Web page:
I’ve been shouting myself hoarse making this argument for about 6 years now. Bolded emphasis very much mine.
… the developers and the mayor are saying that if we build enough new housing (Metcalf likes maybe 5,000 units a year) then eventually prices will come down.
That means that developers will build housing and sell it or rent if for a lot less than they’re charging today. Market forces; competition. Prices come down.
But that also assumes that developers will build at all if the prices are lower, that you can actually get 5,000 units a year when some of them will be priced at a level the middle class can afford.
Either that’s wrong – the developers will give up once prices come down – or it’s true. If it’s true, that means that developers can, in fact, build and sell or rent housing at a much lower cost than the current market rate.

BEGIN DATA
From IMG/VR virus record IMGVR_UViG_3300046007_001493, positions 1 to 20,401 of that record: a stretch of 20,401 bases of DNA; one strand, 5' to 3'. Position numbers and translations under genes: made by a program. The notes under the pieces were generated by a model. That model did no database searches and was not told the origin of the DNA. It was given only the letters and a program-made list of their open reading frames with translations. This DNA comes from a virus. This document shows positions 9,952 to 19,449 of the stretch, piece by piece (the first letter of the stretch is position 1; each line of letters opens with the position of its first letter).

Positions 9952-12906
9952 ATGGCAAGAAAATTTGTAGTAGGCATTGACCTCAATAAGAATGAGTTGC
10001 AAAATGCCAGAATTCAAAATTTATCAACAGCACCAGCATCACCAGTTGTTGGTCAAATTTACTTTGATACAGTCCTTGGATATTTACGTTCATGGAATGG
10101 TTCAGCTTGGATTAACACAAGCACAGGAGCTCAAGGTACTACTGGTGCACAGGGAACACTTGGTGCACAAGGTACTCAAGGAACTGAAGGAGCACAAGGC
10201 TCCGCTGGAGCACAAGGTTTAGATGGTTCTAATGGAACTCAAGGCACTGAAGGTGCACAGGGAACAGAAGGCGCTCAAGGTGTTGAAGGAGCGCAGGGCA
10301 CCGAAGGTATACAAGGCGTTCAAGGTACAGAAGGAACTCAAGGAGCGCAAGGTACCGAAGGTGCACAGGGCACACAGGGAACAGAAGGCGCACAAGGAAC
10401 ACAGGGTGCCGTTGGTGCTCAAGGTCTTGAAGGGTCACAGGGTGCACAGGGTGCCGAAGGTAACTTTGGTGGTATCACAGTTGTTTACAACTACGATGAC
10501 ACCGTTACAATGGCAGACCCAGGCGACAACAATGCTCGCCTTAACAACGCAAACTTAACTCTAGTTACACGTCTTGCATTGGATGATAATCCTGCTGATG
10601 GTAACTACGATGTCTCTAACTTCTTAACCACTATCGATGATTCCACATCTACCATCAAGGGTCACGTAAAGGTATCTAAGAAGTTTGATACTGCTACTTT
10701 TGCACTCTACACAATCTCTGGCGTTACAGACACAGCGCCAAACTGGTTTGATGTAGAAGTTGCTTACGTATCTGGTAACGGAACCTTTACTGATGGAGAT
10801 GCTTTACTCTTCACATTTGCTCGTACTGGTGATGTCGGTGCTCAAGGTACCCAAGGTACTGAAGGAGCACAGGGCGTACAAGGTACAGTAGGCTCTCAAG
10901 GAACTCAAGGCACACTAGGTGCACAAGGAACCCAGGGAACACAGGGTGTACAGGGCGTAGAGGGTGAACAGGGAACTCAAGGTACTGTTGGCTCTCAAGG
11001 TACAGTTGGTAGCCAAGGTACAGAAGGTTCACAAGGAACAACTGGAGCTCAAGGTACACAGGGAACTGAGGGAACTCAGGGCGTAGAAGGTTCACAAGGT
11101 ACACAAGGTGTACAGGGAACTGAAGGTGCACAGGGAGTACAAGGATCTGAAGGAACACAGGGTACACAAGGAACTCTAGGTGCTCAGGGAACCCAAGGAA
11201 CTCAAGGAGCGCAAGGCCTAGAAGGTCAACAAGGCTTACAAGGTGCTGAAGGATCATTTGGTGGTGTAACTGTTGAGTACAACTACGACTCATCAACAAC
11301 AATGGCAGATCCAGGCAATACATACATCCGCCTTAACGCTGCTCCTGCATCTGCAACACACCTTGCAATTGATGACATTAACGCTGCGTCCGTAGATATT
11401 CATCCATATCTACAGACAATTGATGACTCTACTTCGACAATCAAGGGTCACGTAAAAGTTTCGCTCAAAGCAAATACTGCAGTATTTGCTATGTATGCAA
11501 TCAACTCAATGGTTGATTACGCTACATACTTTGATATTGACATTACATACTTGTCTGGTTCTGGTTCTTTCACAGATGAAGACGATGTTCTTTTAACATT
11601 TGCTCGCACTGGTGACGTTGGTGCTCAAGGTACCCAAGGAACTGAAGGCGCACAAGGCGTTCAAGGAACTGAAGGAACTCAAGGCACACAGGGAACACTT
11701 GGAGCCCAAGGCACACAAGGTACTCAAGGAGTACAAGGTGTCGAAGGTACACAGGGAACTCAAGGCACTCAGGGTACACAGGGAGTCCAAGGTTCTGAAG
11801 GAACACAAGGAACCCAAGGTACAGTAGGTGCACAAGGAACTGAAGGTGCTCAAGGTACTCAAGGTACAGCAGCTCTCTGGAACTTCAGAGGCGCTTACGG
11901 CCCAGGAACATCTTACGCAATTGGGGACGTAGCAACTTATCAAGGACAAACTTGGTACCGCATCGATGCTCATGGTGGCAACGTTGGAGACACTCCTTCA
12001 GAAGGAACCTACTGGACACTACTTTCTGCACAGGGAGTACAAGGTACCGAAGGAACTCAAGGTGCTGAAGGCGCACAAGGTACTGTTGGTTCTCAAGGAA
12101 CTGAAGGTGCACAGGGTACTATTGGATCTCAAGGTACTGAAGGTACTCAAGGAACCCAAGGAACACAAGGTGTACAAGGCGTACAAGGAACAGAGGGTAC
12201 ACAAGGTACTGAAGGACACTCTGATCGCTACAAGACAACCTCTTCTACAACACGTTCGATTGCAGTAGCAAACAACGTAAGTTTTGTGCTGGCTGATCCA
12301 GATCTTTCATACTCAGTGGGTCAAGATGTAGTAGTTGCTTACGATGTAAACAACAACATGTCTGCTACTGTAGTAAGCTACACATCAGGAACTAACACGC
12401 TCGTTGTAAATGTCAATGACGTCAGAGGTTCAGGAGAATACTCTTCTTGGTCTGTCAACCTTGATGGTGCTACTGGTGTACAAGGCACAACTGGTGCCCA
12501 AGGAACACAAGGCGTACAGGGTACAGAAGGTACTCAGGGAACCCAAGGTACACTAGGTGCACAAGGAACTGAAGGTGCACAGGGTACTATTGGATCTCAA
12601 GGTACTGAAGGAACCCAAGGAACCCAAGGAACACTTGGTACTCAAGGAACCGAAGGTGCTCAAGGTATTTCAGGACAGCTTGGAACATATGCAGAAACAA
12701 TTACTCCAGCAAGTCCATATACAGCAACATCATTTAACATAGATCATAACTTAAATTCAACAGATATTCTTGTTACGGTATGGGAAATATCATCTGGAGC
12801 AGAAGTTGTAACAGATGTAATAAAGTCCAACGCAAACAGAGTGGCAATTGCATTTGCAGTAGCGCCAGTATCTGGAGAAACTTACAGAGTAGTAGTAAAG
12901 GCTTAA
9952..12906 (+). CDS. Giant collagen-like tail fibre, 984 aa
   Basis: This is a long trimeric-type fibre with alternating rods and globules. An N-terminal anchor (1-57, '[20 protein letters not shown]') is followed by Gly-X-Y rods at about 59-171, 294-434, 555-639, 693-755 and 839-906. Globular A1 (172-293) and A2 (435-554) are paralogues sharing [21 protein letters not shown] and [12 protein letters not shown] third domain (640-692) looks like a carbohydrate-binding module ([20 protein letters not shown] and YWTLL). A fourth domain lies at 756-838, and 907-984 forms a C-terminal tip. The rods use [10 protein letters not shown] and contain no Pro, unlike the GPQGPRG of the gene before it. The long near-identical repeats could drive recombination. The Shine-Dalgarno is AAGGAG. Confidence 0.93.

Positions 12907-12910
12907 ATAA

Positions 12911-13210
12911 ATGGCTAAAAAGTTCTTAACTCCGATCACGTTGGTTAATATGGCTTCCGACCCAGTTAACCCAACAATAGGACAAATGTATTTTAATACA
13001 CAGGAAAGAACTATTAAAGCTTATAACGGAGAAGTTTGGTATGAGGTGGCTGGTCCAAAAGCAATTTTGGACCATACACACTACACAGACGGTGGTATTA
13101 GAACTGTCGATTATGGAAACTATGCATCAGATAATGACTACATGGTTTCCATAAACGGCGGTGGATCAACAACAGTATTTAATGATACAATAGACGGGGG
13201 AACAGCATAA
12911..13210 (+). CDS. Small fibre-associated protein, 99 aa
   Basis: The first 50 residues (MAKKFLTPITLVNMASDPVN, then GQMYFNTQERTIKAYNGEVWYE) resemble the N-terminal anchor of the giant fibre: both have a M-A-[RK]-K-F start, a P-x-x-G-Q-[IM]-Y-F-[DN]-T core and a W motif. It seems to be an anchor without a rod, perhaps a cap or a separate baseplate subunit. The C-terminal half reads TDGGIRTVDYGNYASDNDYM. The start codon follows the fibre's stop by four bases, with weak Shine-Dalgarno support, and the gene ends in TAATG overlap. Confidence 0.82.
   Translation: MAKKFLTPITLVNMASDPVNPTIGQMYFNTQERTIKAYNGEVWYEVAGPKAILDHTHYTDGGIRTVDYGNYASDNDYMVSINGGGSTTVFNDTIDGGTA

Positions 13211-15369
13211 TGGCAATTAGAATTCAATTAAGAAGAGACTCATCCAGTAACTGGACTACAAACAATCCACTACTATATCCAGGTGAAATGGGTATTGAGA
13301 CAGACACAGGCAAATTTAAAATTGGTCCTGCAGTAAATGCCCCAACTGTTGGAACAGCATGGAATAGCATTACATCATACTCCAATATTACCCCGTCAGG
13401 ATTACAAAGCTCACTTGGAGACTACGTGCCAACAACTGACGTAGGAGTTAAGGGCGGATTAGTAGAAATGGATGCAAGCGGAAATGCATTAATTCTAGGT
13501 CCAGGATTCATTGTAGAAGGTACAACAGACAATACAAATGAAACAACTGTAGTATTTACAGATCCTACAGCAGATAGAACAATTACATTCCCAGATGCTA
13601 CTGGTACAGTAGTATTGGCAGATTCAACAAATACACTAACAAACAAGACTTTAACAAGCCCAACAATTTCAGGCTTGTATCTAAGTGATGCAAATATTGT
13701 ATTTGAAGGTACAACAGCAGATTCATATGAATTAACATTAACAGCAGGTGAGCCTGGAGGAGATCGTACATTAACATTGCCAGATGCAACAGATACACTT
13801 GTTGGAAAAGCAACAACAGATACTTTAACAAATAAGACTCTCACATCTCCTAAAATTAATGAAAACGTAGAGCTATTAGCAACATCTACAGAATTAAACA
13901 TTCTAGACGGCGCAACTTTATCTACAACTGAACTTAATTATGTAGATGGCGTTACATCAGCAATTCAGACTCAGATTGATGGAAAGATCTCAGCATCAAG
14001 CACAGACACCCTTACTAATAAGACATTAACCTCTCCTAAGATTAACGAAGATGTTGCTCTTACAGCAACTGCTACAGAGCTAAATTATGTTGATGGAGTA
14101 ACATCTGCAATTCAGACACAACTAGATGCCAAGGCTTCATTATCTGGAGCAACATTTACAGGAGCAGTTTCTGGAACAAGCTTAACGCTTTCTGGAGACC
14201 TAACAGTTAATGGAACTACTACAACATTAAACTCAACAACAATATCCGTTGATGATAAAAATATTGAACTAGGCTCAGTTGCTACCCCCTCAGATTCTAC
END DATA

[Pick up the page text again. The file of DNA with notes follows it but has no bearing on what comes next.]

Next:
Right? Free market? Prices come down, they keep building. Eventually you can rent a two-bedroom for $1,500 again, which means working class families can stay here.
But wait: That means that it’s economically feasible to build housing in the private sector that will be affordable to the rest of us – if we only build enough. Which means, of course, that it’s economically feasible to do it now; the developers just don’t want to, because they can make gobs of money.
Maybe that’s the message these folks ought to get: If your market is going to solve my problems, show me now that it’s possible. Or none of us are going to believe that anything other than strict regulation will work.